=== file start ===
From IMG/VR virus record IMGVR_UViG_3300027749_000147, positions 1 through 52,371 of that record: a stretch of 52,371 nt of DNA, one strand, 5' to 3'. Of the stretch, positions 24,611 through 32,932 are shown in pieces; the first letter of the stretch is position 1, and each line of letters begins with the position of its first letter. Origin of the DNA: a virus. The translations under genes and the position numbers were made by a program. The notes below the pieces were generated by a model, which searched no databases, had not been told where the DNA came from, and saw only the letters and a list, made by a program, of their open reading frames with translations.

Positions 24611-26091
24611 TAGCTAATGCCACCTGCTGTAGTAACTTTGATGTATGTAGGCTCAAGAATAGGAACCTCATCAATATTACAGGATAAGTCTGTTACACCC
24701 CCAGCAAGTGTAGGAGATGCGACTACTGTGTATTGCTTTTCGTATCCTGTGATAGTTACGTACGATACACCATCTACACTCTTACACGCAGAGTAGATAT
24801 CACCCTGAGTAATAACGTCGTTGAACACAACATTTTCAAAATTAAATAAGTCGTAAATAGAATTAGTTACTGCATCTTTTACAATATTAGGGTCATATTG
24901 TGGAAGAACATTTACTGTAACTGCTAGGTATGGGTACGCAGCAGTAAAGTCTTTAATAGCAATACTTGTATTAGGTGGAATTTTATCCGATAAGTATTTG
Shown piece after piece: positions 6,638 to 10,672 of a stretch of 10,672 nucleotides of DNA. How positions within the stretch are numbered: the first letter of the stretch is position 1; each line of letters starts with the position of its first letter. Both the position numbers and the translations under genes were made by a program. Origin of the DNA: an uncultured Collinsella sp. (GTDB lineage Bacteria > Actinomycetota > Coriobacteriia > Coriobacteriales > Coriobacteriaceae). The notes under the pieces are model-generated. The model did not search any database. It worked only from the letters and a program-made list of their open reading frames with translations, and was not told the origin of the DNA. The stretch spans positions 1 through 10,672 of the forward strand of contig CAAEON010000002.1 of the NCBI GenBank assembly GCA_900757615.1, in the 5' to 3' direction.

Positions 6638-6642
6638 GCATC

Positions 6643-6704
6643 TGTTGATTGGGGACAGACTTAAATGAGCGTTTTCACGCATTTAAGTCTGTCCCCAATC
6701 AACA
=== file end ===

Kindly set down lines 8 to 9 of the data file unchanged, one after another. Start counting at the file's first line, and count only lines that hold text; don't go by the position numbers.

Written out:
Positions 6638-6642
6638 GCATC